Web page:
Glare and sunstrike

Glare and sunstrike can severely reduce your vision and be disorientating. A clean, scratch-free tinted visor can reduce glare a little but good quality optical sunglasses, particularly polarized, are better. Photochromatic glasses are good too, provided the sunlight isn't too strong and there aren’t a lot of shadows (they take a few seconds to adjust to different light levels). If a sudden blast of sunstrike hits you, try angling your head down so that the top edge of the aperture you look through covers the sun, and look out from under (it’s effectively like a sun visor in a car).

Be aware that other road users will be suffering from sunstrike too and may not see you. If you are casting a long shadow directly in front of you be aware that you may be completely invisible to traffic ahead. This is a particular problem if you are travelling westbound in the morning or eastbound in the evening.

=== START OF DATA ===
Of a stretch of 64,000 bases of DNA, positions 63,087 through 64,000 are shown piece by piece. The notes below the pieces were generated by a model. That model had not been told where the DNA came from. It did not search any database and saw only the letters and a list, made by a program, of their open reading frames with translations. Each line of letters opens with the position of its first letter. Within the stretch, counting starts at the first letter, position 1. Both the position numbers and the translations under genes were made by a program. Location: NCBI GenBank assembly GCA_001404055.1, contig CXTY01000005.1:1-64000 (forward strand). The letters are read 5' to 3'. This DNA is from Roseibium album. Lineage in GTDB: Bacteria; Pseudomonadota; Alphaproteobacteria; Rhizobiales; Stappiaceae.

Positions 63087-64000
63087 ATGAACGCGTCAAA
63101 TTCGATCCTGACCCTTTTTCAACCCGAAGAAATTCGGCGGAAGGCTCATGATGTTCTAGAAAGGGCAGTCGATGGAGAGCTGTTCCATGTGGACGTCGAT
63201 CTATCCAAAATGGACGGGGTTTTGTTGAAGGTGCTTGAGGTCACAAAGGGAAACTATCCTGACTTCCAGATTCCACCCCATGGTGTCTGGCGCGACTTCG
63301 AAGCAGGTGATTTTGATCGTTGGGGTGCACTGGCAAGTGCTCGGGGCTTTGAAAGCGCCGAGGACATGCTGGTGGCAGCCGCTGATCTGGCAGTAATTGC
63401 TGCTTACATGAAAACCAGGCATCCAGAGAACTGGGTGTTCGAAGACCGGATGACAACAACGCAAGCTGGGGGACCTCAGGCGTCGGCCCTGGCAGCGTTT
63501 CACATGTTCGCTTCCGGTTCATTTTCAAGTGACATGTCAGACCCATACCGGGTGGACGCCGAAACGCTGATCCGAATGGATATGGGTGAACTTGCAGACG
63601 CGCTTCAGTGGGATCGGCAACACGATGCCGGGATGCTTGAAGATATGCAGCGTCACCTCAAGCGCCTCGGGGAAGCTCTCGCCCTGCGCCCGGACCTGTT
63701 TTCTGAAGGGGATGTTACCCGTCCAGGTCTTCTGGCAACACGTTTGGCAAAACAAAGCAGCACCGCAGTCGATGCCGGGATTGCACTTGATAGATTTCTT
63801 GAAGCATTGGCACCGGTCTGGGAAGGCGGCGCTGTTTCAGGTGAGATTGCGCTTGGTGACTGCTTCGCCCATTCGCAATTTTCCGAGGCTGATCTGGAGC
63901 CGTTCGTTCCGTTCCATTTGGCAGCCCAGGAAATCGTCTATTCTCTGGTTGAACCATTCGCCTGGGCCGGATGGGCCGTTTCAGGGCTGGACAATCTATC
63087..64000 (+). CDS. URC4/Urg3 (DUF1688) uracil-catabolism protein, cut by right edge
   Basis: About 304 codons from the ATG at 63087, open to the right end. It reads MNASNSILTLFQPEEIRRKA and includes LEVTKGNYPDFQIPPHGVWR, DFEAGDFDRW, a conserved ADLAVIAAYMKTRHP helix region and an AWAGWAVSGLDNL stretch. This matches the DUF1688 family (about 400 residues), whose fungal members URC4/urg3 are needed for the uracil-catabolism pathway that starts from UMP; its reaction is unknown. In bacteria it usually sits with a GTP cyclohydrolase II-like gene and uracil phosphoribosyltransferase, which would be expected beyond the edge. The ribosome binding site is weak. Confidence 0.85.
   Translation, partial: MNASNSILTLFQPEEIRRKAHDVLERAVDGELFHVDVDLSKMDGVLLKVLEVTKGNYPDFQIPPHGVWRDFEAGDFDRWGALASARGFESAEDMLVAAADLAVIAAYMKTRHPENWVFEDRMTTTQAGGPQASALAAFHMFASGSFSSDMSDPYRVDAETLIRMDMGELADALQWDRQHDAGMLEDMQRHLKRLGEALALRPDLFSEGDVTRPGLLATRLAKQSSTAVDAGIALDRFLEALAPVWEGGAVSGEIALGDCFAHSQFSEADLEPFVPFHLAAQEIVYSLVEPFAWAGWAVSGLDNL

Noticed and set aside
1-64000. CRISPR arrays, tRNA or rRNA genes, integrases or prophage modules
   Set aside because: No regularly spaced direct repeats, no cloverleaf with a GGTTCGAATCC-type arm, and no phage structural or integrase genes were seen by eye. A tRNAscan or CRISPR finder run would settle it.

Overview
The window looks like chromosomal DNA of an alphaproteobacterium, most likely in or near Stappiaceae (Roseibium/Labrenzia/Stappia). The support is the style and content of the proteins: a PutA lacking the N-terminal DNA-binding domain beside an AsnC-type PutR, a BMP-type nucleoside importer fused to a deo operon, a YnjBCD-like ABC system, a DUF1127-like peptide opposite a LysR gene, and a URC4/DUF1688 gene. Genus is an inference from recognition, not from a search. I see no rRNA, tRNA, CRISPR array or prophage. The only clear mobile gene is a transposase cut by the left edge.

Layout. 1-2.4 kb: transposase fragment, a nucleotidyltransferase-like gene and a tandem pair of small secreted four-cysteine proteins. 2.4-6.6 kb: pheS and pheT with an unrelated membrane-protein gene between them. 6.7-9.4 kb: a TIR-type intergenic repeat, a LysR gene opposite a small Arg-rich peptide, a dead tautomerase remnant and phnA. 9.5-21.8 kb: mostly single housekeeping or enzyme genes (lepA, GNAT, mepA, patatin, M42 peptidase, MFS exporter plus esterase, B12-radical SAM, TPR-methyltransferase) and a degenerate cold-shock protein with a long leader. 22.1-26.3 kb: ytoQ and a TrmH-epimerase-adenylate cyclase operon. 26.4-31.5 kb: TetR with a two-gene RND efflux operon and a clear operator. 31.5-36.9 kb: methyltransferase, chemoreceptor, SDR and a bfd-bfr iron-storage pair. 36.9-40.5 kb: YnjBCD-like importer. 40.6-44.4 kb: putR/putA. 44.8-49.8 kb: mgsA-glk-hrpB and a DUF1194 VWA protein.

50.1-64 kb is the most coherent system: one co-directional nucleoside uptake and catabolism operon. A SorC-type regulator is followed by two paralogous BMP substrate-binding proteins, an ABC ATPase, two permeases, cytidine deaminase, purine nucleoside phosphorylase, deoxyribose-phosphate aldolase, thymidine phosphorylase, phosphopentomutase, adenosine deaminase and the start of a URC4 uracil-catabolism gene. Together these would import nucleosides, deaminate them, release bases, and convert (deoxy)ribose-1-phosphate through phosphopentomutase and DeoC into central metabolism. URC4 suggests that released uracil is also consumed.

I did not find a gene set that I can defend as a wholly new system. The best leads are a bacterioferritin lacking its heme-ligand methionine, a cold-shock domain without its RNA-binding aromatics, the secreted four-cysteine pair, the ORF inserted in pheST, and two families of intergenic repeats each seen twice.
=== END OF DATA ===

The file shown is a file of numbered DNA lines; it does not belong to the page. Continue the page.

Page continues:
At night

Never wear a dark visor or sunglasses. Keep your headlight glass and helmet visor clean, and free of scratches. Use main beam whenever the road ahead is clear, look for lights ahead and dip before you see the oncoming vehicle’s headlights.When an oncoming vehicle’s lights shine right at you, look along the left of the carriageway (lines, reflectors, kerbing) until you can see past the vehicle without being dazzled. Slow down if necessary.Most modern bikes have twin headlights and twin taillight bulbs. Check your lights work before every ride and ensure the headlight is adjusted to suit the load being carried. If you only have one headlight and a bulb fails, it's probably the more-used low-beam. Switch immediately to high beam, stop and aim the headlight lower to compensate.Use the roadside reflectors and white lines to build a picture of where the road goes, similar to the vanishing point. Your real vanishing point, however, will be closer - only as far as your lights let you see. Right side markers usually have two amber reflectors, left side markers have a single, longer silver reflector. When these reflectors intersect to your left or right ahead, you’re approaching a bend.